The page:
F.G.A. de Bakker, F. den Hond, B.G. King, K. Weber (2013), Social Movements, Civil Society and Corporations: Taking Stock and Looking Ahead, Organization Studies Vol.34, No.3, pp.573-593 The relationships between social movements and civil society on the one hand, and the corporate world on the other hand, are often shaped by conflict over the domination of economic, cultural and social life. How this conflict plays out, in current as well as in historical times and places, is the central question that unites the papers in this special issue. In this essay, we review the differences and points of contact between the study of social movements, civil society and corporations, and offer an agenda for future research at this intersection that also frames the papers in the special issue. We suggest that three research areas are becoming increasingly important: the blurring of the three empirical domains and corresponding opportunities for theoretical integration, the institutional and cultural embeddedness of strategic interaction processes between agents, and the consequences of contestation and collaboration. The papers in this special issue are introduced in how they speak to these questions.
  • de Bakker, Frank G. A; den Hond, Frank (Springer Science+Business Media B.V., 2011)
    IHC Caland designed, built and operated material, ships and complete systems for offshore oil and gas, dredging and shipping industries. The relatively strong economic growth in Southeast Asia offered opportunities for IHC Caland and other specialised suppliers. In the summer of 1998, an IHC Caland subsidiary contracted for an offshore project in Burma’s territorial waters. The order was for several hundreds of millions euros, hence of considerable interest to the company. The contract led to public stir because it involved work in a country controversial for its human rights situation. Many human rights, environmental and union organisations expressed their outrage and tried to move IHC Caland to cancel the contract. A controversy was born. It took IHC Caland long resisted the claims made by the NGOs. It maintained that the morality of commercial agents is limited to abiding with all legal laws and regulations. It therefore argued that it had not committed any moral wrong and was allowed to do business with the Burma government.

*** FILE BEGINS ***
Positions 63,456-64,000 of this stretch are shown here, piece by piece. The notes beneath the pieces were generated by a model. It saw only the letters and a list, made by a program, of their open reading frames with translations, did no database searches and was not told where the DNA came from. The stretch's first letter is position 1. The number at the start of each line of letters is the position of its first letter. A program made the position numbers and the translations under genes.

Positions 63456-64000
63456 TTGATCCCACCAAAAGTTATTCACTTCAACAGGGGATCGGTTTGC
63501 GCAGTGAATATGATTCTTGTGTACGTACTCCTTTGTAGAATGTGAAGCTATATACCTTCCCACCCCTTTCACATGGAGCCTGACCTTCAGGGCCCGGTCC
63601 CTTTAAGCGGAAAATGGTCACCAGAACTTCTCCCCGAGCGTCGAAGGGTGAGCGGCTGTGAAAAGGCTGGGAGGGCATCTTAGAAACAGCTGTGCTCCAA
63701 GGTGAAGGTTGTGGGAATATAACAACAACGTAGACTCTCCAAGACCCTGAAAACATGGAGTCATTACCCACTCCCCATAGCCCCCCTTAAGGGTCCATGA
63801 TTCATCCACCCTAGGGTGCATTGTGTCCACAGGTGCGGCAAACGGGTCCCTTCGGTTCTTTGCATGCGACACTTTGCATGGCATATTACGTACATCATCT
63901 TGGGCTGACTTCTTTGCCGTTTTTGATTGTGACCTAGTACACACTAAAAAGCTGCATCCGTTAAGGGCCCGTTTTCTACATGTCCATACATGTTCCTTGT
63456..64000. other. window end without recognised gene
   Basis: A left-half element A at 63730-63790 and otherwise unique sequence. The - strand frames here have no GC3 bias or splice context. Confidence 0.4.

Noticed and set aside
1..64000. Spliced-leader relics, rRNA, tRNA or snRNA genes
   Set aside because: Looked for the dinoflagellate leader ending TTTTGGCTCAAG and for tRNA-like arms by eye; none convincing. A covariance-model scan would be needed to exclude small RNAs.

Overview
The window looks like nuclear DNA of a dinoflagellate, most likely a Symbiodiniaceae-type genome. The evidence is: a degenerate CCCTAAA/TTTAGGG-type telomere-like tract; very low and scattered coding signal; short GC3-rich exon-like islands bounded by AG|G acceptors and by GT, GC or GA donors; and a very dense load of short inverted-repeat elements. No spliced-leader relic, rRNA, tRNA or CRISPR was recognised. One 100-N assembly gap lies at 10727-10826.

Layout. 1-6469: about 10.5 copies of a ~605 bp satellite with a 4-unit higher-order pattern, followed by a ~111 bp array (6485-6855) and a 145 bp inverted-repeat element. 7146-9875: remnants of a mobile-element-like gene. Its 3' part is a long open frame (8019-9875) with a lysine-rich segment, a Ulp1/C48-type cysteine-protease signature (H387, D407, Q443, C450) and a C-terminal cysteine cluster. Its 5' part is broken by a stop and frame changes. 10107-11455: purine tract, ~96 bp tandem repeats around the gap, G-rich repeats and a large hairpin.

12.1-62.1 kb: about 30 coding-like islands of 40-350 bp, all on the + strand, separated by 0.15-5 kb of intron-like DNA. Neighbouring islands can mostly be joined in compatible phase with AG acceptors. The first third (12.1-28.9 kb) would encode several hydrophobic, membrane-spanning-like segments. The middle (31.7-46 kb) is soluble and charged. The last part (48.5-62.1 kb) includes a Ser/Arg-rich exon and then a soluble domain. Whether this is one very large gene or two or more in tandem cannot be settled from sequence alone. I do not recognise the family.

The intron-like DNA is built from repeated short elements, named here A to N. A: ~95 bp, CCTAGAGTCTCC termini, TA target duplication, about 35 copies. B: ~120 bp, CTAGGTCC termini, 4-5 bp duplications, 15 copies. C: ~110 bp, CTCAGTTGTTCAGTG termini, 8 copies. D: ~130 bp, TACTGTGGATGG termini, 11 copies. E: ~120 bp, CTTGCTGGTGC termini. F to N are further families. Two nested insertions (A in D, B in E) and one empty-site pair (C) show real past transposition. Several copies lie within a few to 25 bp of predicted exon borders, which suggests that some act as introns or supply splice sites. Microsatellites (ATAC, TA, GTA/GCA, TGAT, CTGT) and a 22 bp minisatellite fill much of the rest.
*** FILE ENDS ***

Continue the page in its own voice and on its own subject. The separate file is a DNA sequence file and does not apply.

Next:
• den Hond, Frank; de Bakker, Frank G. A. (Gower, 2012)
    Stakeholder theory faces two closely related challenges in the light of globalization. On the one hand, globalization has not only led many firms to explore and expand into different parts of the world, it has also created possibilities for non-traditional stakeholders to ‘knock on the doors’ of firms and make their concerns heard. On the other hand, the context of the multitude and complexity of novel stakeholder relationships that were not usually considered in stakeholder mappings renders the issue of corporate responsibility even more ‘political’ than stakeholder relationships have always been. However, exactly how such non-traditional stakeholders knock on the firms’ doors has insufficiently been explored in stakeholder theorizing. Stakeholder theory appears to have difficulty in explaining the potential leverage that stakeholder groups without a clear and direct stake in a firm may exert over that particular firm. We propose to speak of ‘boomerang politics’ as a general and overarching term in order to advance stakeholder theory in the light of the challenges from globalization by exploring how non-traditional stakeholders knock on firms’ doors.
  • Lindman, Juho; Juutilainen, Juha Pekka; Rossi, Matti (2009)